3. Oxy combustion, where fuel is combusted in nearly pure oxygen, producing a flue gas of primarily CO2 and water.

Post-combustion, particularly amine based chemical absorption processes, are the most mature and have been successfully deployed in industrial settings for decades. However, despite the commercial scale deployments, expansion still has a number of hurdles to overcome, including:

  • CO2 capture efficiency is dependent on the circulation of the amine solvent, which has energy impacts thus there is a trade-off between capture efficiency and energy requirements.

  • Amine degradation due to impurities.

  • Volumes of CO2 captured from large industrial facilities (500-800MW) using liquid amine will require multiple trains, which comes at a cost. There will also need to be advances in manufacturing techniques for columns at this scale to ensure integrity.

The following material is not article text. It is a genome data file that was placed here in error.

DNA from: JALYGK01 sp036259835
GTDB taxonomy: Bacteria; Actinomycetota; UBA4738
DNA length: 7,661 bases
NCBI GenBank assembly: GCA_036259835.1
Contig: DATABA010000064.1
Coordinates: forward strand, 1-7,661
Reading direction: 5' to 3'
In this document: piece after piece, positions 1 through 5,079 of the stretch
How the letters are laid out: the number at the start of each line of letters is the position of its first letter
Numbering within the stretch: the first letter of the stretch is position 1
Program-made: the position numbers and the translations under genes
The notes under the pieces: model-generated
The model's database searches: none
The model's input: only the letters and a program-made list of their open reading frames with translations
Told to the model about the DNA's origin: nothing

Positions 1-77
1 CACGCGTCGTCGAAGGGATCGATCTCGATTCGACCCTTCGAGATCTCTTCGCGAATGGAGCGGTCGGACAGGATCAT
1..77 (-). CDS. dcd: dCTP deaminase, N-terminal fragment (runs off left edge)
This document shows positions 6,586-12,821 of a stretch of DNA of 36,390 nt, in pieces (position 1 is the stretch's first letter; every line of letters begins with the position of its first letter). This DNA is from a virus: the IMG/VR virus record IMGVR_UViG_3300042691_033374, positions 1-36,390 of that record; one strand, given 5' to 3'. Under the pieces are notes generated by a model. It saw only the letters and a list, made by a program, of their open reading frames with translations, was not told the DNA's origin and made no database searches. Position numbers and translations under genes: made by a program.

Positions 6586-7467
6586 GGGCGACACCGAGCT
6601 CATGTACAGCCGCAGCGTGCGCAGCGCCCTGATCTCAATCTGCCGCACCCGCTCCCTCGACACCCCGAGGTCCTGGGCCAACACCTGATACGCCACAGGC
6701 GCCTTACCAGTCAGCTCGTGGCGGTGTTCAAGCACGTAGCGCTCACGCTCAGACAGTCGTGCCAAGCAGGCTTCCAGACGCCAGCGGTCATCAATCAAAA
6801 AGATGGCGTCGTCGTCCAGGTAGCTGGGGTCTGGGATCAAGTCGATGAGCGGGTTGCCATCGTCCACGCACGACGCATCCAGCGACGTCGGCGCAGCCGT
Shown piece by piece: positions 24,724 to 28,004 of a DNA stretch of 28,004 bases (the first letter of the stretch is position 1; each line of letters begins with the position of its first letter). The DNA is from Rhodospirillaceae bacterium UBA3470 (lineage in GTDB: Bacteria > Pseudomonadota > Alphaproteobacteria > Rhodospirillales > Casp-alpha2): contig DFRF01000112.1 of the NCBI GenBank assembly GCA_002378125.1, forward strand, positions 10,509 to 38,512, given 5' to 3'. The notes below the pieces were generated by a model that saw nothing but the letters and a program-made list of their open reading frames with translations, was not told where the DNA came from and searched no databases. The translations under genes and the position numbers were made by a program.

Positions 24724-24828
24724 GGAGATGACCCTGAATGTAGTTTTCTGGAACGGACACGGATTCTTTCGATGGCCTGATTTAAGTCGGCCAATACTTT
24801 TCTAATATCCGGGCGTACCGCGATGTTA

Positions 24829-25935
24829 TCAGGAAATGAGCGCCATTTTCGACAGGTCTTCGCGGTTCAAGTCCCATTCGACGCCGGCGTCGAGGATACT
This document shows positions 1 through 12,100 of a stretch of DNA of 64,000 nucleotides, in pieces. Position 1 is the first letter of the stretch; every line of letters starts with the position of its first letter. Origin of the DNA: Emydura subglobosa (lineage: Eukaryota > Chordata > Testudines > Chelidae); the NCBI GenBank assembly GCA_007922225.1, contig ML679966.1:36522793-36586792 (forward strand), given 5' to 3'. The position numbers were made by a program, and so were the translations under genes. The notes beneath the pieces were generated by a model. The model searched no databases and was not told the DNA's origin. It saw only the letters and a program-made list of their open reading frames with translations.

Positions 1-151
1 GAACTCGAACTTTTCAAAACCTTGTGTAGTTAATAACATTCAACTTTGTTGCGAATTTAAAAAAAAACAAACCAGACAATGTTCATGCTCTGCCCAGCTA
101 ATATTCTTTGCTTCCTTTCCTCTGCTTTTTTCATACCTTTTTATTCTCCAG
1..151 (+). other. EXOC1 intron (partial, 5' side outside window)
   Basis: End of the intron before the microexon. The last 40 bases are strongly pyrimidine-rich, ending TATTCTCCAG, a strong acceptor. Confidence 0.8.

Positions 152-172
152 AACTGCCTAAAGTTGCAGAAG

Other absorbent processes, such as chilled ammonia processes, face the same construction constraints as the other processes. However, it is just more expensive to run in terms of energy.

As part of the efforts to mitigate these challenges other post combustion capture techniques are in development such as using adsorption processes (molecular sieves), potassium carbonate or cryogenic refrigeration. These processes remain some time away from deployment at scale but are expected to reach TRL 8 and 9 by 2025, once the pilot plants are operational the processes will prove their efficiencies.

One means that offers an alternative to the complexities of integrating a post combustion capture system with wider processes is to utilise Oxy combustion as a means to produce a high purity stream of CO2 that can be readied for transportation without the need for a capture facility. Oxy combustion can also mitigate the challenge of high heat requirements for carbonate looping processes for CO2 capture. Oxy combustion, in particular the NET Power application of the Allam-Fedvet cycle, is advancing at pace but remains at TRL 7. Additionally, which is significant for retrofit to existing facilities, it will require a supply of oxygen, which is most likely to come from an additional air separation facility.